The Need for Speed – The Costs of Slow Trains
THE NEED FOR TRAIN SPEED – ARE OUR TRAINS TOOT-TOOT SLOW?
Like many cars, my speedometer goes to 220km/h, although I never go anywhere near that speed officer. Our current trains also have the capability to travel at a higher speed, but they don’t, or if they do, only for part of the journey.
Most of our current trains are able to exceed 100km/h, and some able to hit 145km/h. Even the XPT train introduced way back in 1982 was rated to 160km/h. So, are we wasting money on buying new trains to run at an average speed of around 30km/h to 40km/h slower than our current maximum train speed capability or should we be fixing the existing network to allow our current trains to travel faster?
We seem to suffering from another form of “NBNitis” which focuses more on the delivery rollout and service levels, and less on the potential maximum speed. Is the NSW Government’s $2.3 billion budget for the New Intercity Fleet of trains simply a waste of money? The new train fleet will not average anywhere near their rumoured maximum speed of 160km/h. It has seating which half the passengers will ride backwards (but it will have wifi to help distract you, that is if you can get a seat). On top of this, an absolute fortune is being spent on widening existing tunnels so that the new trains can fit, and constructing a new maintenance facility in a flood prone part of the Central Coast. Government spending on infrastructure is important and usually benefits the overall economy, but could this money be spent better? Surely the focus should be on fixing the actual network to allow trains to run at faster average speeds. Has anyone asked the public if they would much rather fight for a seat, or stand if their train ran twice as fast?
According to Transport for NSW website (https://www.transport.nsw.gov.au/sydneytrains/facts-about-sydney-trains), “Sydney Trains operates quick, frequent and reliable trains in the greater Sydney suburban area (bounded by Emu Plains; Berowra; Waterfall and Macarthur), and there are over 1 million customer journeys per weekday.” The focus on running on-time results is at the sacrifice of speed. A slower network is easier to maintain an on-time system (think of an aeroplane trip where the captain announces they will catch up on the lost time after a take-off delay to ensure they arrive on time).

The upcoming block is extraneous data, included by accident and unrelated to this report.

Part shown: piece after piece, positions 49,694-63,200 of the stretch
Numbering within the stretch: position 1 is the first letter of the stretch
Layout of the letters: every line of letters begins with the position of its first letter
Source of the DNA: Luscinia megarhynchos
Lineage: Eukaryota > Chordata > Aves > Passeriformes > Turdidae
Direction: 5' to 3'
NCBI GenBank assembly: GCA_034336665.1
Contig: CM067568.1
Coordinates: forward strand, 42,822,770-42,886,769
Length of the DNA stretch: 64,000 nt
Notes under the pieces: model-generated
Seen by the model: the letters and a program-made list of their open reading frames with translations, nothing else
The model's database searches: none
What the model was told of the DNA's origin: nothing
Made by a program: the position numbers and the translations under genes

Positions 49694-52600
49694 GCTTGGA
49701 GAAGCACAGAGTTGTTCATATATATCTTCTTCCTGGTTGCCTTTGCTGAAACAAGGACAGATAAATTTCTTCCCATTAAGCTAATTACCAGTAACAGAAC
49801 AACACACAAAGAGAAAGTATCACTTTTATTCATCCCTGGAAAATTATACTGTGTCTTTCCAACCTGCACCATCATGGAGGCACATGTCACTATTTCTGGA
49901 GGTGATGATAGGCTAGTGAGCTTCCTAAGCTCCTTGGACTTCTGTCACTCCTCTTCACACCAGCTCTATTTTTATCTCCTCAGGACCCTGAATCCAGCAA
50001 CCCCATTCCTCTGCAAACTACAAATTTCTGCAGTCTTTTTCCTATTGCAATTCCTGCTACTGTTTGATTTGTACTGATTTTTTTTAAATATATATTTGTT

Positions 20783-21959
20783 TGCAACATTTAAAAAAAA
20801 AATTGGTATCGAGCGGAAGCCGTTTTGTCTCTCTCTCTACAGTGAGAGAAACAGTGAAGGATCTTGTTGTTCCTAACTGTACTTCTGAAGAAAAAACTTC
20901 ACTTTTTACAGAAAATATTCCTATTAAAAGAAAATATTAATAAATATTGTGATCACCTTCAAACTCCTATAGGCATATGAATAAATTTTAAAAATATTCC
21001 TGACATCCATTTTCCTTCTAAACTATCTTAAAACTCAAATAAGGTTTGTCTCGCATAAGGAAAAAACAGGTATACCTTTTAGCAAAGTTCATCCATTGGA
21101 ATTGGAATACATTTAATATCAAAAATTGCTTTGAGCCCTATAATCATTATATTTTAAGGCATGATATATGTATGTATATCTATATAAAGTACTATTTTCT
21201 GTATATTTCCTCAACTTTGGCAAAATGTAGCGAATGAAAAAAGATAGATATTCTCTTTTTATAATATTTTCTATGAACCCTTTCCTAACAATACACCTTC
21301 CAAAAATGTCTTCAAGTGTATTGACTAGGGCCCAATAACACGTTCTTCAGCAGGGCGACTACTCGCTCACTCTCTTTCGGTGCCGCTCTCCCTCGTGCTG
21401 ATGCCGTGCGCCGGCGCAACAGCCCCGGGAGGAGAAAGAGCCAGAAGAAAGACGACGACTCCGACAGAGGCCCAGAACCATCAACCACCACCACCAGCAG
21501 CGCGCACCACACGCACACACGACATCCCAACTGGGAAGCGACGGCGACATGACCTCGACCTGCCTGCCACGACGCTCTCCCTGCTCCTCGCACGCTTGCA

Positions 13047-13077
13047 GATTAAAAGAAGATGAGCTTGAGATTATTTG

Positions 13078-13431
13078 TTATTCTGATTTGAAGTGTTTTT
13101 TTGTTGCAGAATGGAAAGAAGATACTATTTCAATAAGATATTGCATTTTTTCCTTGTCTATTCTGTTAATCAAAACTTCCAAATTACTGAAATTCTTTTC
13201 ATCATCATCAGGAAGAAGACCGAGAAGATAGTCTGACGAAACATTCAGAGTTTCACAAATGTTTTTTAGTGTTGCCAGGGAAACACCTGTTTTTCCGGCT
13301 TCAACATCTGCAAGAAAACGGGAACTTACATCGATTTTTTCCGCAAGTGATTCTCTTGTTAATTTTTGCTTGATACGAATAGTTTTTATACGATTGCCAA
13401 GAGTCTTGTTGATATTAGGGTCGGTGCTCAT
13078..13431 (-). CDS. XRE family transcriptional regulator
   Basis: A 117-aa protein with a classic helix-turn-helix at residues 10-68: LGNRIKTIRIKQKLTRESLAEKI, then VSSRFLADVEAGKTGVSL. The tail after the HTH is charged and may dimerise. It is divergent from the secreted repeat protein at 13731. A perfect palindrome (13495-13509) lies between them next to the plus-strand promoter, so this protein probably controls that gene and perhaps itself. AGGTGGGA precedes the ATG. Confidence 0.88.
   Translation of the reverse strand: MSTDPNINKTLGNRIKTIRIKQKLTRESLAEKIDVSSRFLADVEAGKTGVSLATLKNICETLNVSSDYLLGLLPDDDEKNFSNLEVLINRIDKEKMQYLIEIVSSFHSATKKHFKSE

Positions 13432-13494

Recently, the NSW Government announced that they would be converting the signalling to digital and that trains will arrive every 2 ½ minutes on some lines, but little mention of speed. The focus was on more trains. Speed was however the focus of another announcement regarding a feasibility study of a fast train from Central to Parramatta, but the times discussed are 15 to 20 mins trips. Sounds exciting but these times are equivalent to an average of 70 to 93km/h, which although is considerably faster than the current travel time, it is not what the rest of the world would consider as a “fast train”.
The potential of a fast train network in the future is often discussed in the media, but is the public aware that many of our current trains are averaging speeds well below what they are capable of? Tables 1 shows the maximum potential speed of our current trains.